Al Franken's Senatorial campaign announced on Monday that it would be withdrawing 425 ballots that it had previously challenged during its recount election against Sen. Norm Coleman.
The move comes a week after the Franken campaign -- clinging to a self-proclaimed four vote lead -- withdrew an additional 600 challenges that they deemed without merit, and a few days after the Coleman camp declared that it would withdraw 650 such challenges. All told, the two campaigns are shortening the field by which either candidate could pick up votes. But Marc Elias, Franken's lead counsel, declined to speculate on how these un-challenged ballots would affect the outcome of the race.
"We are in the process of trying to narrow the universe," he told reporters. "I will note that what we did with our last withdrawal, we have done again today. We are actually providing to you all a list of the ballots that have actually been withdrawn... we are not hiding it from anyone."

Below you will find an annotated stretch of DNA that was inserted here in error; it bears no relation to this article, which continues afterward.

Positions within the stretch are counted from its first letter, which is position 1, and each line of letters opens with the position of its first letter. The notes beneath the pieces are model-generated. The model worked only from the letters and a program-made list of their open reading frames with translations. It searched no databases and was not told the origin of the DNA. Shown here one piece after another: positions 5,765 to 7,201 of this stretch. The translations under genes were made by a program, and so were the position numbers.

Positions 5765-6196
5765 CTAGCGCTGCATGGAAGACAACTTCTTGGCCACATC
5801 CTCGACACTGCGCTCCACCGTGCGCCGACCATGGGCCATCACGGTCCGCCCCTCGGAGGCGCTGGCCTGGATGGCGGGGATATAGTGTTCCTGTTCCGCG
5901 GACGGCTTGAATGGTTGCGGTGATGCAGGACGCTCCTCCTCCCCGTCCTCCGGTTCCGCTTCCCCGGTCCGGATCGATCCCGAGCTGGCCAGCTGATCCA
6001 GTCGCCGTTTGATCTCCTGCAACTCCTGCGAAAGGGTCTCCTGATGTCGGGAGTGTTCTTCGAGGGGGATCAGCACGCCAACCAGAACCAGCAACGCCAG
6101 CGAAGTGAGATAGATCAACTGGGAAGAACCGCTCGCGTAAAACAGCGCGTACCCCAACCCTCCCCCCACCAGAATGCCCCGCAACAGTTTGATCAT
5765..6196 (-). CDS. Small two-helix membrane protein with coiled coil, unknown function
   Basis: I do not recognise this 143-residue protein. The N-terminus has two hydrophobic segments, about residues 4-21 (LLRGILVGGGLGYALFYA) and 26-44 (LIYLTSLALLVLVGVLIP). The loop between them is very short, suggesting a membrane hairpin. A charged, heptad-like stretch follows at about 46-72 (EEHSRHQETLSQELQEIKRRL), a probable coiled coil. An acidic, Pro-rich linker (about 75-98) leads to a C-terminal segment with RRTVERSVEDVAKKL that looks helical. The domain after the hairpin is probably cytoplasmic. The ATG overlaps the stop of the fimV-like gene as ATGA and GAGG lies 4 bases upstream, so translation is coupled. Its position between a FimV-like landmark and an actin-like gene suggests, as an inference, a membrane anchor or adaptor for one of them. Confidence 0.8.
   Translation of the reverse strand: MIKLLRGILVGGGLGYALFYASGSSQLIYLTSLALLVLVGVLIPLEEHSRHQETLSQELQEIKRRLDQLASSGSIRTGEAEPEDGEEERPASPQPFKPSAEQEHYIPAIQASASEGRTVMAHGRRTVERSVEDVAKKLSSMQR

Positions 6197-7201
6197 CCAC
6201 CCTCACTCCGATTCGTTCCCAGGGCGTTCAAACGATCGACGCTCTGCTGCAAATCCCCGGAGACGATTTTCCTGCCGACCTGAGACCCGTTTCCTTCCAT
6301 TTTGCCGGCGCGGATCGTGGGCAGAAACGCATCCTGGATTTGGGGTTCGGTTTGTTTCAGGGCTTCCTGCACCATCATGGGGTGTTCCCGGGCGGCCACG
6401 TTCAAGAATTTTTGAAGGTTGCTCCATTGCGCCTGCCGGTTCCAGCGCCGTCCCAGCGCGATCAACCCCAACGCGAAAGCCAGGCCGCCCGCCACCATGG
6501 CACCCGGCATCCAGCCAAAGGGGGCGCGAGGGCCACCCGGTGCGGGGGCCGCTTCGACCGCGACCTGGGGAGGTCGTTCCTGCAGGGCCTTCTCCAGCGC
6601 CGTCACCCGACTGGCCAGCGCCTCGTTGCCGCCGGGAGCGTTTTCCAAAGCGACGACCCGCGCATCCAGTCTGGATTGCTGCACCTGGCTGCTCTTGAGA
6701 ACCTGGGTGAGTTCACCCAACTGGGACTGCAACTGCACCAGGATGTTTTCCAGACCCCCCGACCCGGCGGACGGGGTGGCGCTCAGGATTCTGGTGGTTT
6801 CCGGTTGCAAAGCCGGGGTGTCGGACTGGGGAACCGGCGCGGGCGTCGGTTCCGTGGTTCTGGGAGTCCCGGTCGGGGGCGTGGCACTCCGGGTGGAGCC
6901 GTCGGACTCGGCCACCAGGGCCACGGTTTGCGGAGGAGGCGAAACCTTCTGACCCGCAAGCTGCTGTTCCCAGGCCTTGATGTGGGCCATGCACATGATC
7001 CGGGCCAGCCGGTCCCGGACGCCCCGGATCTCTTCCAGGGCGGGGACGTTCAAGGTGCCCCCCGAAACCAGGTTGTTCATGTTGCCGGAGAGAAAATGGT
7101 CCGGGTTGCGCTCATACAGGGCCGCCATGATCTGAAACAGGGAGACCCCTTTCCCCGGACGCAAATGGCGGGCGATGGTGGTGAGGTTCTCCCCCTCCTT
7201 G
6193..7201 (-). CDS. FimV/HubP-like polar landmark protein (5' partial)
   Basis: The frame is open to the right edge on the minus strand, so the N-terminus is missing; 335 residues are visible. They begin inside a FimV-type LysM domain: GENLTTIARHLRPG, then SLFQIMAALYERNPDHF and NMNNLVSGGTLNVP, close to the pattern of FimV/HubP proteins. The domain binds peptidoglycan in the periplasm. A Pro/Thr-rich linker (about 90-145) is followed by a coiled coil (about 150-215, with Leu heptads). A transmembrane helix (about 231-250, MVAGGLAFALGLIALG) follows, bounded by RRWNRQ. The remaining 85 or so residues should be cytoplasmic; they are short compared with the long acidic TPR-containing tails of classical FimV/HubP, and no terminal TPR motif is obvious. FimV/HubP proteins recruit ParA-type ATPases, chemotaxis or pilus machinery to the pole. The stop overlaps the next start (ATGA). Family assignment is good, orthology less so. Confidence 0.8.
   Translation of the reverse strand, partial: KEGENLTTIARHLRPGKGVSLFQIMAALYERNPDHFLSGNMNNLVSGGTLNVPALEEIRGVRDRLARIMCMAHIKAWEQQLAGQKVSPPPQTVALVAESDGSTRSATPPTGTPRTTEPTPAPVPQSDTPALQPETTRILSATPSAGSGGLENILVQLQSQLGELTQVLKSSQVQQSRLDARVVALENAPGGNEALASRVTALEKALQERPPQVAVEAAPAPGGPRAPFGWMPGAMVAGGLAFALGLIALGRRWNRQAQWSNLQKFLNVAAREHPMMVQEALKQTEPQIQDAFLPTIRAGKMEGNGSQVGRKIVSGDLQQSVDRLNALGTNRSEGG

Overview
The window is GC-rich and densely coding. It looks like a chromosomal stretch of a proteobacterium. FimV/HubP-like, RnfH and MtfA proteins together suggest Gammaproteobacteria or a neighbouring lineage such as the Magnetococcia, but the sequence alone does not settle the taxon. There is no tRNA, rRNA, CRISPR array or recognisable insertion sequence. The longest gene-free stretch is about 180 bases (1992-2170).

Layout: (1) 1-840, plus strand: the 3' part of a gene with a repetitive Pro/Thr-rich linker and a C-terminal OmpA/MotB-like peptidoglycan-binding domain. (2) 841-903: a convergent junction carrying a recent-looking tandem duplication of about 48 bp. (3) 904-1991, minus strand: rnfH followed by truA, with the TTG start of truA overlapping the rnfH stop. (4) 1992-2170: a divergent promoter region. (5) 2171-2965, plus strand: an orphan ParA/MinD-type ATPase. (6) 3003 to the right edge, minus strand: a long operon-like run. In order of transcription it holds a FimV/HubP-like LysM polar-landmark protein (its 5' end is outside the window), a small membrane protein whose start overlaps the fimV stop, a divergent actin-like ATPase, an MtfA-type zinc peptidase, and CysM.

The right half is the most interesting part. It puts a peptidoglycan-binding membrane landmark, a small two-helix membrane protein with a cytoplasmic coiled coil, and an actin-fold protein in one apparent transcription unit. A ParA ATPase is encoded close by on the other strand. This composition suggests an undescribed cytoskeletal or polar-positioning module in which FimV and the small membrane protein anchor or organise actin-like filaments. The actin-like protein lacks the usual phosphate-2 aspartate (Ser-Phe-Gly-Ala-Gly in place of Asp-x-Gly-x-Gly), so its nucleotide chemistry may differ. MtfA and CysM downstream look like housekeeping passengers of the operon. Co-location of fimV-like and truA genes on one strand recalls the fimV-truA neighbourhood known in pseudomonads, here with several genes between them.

The move by the Franken campaign is a curious one, in that it only closes the window through which the Democrat can pull out a win. There remain several thousand ballots that have been challenged by representatives of the Coleman and Franken campaign. How many of these challenges are upheld or overturned will likely determine the victor.
Taking the recount's narrow margin into account, Elias urged officials to redouble their efforts to find all missing ballots or ballots that have been -- for one reason or another -- uncounted. Elias continued to insist that the state reconsider counting improperly challenged absentee ballots. He said the campaign has not been in contact with the United States Senate, who could intervene in the election should they conclude that the non-counting of these ballots is illegal.
Elias also called on local officials to continue their search for 133 missing ballots from a county in Minneapolis -- though he noted that the state would simply certify the Election Day result if these votes went unfound.
"We remain hopeful that these ballots will be found, but we remained pleased that the voters in this precinct will have their votes counted either way," said Elias.